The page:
Experts’ reports on the climate emergency are proliferating. Where do we currently stand? Jean-Marc Jancovici: The intense “development” that our species went through in the 19th and 20th centuries was essentially based on the growth of abundant, seemingly limitless energy, accessible at low cost. This energy was fossil fuels (oil, gas and coal). Thanks to these fuels, we were able to provide people with an army of mechanical slaves, ranging from mills to container vessels, and tractors to cranes, as well as textile plants, telecommunications networks, etc.
For more than 40 years now, these fuels have accounted for over 80% of the world’s supply of energy, which is constantly increasing, feeding a fleet of machines that does likewise.
J.M.J : As a result, CO2 emissions have seen exponential growth, unhindered by the numerous climate conferences and experts’ reports. These emissions are increasing greenhouse gases, which inject more energy into the climate mechanism and alter it.
This gives rise to changes in temperatures, rainfall, the frequency and intensity of fires, floods, droughts, storms and other “anomalies”, the melting of the ice caps and glaciers causing a rise in sea levels that will exceed several meters and, in the end, harsher living conditions for a growing proportion of the world’s population.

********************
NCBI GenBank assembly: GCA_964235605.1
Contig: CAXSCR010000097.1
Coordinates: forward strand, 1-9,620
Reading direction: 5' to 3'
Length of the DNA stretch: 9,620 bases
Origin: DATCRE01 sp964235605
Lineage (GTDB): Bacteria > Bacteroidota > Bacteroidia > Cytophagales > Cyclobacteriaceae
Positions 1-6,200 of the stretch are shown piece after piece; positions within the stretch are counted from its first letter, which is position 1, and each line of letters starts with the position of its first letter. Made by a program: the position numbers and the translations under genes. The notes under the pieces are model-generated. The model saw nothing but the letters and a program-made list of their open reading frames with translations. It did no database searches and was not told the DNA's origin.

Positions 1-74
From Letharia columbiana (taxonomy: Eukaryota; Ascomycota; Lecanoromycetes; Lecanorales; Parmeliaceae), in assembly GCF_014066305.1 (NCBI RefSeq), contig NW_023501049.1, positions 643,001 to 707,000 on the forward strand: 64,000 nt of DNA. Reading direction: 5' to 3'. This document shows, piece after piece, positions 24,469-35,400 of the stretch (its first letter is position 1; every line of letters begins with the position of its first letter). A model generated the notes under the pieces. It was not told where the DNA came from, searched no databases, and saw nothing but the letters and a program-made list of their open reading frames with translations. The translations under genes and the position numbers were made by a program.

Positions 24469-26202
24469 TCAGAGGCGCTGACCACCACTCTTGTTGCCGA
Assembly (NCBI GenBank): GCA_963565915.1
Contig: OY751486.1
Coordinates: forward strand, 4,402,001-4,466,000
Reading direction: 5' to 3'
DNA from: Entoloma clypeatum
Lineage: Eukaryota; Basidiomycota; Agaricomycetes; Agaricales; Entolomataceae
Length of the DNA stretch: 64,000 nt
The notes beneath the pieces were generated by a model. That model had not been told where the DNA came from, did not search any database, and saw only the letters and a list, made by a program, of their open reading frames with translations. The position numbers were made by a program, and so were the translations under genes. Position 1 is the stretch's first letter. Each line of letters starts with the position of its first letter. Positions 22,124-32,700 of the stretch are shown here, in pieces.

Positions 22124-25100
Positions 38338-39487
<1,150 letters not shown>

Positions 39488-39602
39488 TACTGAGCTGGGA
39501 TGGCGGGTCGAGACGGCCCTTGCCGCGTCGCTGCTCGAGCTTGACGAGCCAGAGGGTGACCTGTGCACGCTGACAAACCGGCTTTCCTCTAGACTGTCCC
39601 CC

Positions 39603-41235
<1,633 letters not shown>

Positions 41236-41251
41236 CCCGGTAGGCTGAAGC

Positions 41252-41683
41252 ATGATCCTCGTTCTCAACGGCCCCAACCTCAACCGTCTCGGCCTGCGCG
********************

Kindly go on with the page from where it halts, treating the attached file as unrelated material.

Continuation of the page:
Is it too late to act?J.-M. J.: Since excess CO2 will remain in the atmosphere for a very long time, the consequences will continue to intensify long after we have started to lower emissions. Consequently, when we are at a standstill, it won’t be enough to just move into first gear, we need to go straight into fifth.
Very clearly, to meet the target of limiting global warming to below 2 °C, we need to start lowering man-made greenhouse gas emissions by 4% a year, starting tomorrow.
J.M.J : this would allow a 3-fold reduction in global emissions by the time my children reach my age.
How? By drastically reducing our consumption, and by opting for low-carbon energy sources such as nuclear energy and renewable energies, with the latter often being more appropriate for heating than for electricity.
On a global scale, we firstly need to shut down all power plants running on coal, gas or oil. Domestically, priority actions concern buildings (insulation, low-carbon heating using heat pumps and wood), low-carbon transport (reduction in the weight and power of cars, use of public transit systems, urban development programs, short supply circuits, etc.).
What is the place of nuclear energy in the energy transition?J.-M. J.: Based on the fission of a nucleus, rather than on the combustion of organic residues (fossil fuels), nuclear energy is one of the low-carbon energies (despite the emissions linked to upstream and downstream operations) with emissions